Files mentioned in the chapter

  • Dockerfile
  • werf.yaml

Dockerfile is a classic method to build images. Probably, your applications are already using this mechanism for the assembly. That is why we will start with it and then learn how to use it with werf. In the next chapters, we will speed up the build using an alternative syntax for describing the assembly process, but in this chapter, we will focus on getting the result quickly.

Preparing the workplace

We assume that you have already installed werf and Docker.

Create a directory on your computer and follow these steps:

git clone https://github.com/werf/werf-guides.git
cp -r werf-guides/examples/nodejs/000_app ./
cd 000_app 
git init
git add .
git commit -m "initial commit"

This way you will copy the code of the Node.js application to a local directory and initialize a Git repository in it.

Note that werf follows the principles of giterminism: it fully relies on the state described in the Git repository. This means that files not committed to the Git repository will be ignored by default. Thereby, if you have the source code, then you can turn an application to the specific operating condition at any time.

Dockerfile-based build process

The build configuration of our application consists of the following steps:

  • pull the base Node.js image (e.g., node:14-stretch);
  • add the application code to it;
  • install npm dependencies.

Now let’s insert all these steps into a Dockerfile:

FROM node:14-stretch
WORKDIR /app
COPY . .

RUN apt update
RUN apt install -y tzdata locales
RUN npm ci

CMD ["node","/app/app.js"]
FROM node:14-stretch WORKDIR /app COPY . . RUN apt update RUN apt install -y tzdata locales RUN npm ci CMD ["node","/app/app.js"]

Integrating Dockerfile into werf

Let’s add our Dockerfile to werf. To do this, create a werf.yaml file in the repository root (it describes the build process of the entire project):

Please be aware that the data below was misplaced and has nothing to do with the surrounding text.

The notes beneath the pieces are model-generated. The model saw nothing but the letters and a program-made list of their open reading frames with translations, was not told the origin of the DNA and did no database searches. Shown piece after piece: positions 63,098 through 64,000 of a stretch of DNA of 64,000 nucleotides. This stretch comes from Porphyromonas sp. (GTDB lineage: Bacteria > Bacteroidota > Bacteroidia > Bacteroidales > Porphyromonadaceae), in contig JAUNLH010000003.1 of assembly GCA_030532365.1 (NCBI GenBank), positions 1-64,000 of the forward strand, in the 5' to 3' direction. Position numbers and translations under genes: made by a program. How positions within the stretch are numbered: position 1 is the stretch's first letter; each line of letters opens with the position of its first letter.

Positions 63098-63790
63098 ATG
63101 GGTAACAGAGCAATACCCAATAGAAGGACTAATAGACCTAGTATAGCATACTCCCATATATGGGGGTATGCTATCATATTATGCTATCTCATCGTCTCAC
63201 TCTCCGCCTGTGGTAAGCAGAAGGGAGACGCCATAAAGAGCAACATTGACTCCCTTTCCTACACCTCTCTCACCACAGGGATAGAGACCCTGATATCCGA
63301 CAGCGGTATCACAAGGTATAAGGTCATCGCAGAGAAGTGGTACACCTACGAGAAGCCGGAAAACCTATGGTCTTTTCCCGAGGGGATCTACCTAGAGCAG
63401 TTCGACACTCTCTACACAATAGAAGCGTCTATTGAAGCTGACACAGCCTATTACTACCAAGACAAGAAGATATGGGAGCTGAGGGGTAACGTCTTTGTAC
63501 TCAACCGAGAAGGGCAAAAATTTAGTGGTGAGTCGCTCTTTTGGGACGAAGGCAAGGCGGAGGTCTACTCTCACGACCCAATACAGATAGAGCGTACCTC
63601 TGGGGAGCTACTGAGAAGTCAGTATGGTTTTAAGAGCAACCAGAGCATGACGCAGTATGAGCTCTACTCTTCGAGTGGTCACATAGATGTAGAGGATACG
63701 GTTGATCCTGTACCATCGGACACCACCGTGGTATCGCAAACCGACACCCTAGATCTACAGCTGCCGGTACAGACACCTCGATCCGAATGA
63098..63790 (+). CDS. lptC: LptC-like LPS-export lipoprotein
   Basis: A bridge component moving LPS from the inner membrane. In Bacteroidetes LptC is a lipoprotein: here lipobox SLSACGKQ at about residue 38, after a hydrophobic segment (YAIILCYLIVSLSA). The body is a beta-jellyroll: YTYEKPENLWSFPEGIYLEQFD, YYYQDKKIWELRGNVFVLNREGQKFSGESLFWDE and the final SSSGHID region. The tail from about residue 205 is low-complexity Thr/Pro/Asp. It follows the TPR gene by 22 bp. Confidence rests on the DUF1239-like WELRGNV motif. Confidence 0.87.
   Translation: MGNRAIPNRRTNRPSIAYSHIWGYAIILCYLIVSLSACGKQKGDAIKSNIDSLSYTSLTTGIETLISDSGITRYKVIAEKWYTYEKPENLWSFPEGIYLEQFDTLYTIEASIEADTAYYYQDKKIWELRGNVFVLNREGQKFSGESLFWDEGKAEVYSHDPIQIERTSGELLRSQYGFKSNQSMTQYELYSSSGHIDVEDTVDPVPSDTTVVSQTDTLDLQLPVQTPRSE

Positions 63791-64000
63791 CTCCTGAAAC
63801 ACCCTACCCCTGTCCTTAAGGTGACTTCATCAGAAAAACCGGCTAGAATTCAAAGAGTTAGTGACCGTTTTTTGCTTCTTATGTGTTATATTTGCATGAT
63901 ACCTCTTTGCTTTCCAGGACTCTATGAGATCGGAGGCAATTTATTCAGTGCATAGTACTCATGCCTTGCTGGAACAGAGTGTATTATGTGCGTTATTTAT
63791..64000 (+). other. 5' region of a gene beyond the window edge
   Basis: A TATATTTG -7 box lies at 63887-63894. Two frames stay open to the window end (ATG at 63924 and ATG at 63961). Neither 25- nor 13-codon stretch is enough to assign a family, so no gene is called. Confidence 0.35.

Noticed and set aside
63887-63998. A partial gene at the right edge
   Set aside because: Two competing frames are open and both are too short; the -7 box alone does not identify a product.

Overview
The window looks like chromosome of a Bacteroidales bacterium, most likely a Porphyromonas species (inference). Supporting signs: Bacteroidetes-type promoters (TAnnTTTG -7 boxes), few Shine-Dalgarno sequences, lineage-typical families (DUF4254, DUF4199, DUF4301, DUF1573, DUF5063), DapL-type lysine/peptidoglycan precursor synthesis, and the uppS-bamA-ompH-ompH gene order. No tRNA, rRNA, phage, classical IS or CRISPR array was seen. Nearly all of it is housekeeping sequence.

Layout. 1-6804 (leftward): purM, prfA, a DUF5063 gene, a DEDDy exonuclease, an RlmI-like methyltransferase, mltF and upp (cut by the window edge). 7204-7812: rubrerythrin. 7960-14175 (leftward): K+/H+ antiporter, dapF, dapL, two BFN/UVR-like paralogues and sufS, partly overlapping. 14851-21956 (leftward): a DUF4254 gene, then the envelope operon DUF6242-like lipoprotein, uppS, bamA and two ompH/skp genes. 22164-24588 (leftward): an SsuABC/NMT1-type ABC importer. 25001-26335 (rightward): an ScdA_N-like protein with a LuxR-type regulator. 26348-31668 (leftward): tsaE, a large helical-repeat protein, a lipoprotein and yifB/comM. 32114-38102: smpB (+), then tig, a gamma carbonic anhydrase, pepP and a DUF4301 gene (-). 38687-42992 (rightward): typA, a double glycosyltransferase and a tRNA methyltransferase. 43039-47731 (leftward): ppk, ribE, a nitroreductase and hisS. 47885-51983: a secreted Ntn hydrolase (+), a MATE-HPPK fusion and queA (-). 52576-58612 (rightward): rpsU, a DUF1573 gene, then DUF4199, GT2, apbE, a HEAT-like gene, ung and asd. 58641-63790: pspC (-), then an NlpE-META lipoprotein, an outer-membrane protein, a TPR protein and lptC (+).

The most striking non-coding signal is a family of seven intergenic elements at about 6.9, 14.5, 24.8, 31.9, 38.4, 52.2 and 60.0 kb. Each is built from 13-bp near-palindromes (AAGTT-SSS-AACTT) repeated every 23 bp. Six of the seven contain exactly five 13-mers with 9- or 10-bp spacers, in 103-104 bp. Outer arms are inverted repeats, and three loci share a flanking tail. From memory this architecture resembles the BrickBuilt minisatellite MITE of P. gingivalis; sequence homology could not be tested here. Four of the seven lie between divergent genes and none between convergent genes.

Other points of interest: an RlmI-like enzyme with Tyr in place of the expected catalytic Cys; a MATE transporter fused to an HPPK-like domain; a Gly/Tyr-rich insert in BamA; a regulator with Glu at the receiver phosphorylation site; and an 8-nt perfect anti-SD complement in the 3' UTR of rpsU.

project: werf-guided-nodejs
configVersion: 1
---
image: basicapp
dockerfile: Dockerfile
project: werf-guided-nodejs configVersion: 1 --- image: basicapp dockerfile: Dockerfile

What do all those lines mean?

werf.yaml starts with a mandatory meta-information section:

project: werf-guided-nodejs
configVersion: 1
project: werf-guided-nodejs configVersion: 1

Here:

  • project is a field containing the unique name of the application project. The default project name is used when generating the Helm release name and the namespace in Kubernetes. Changing the name of an active project is a tedious task that requires a number of manual actions (more information about possible consequences is available here);
  • configVersion specifies the syntax version used in the werf.yaml (currently, only version 1 is supported).

The next section, called the image config section, defines the build process.

---
image: basicapp
dockerfile: Dockerfile
--- image: basicapp dockerfile: Dockerfile

The image: basicapp line sets the image ID that will be used in the rollout configuration as well as for invoking werf commands for a specific image described in werf.yaml (for example, werf build basicapp, werf run basicapp, etc.).

The dockerfile: Dockerfile line specifies that the build configuration is defined in the existing file located at the Dockerfile path.

You can also make use of other directives (their description is available here).

The single werf.yaml file can contain the definitions of an arbitrary number of images.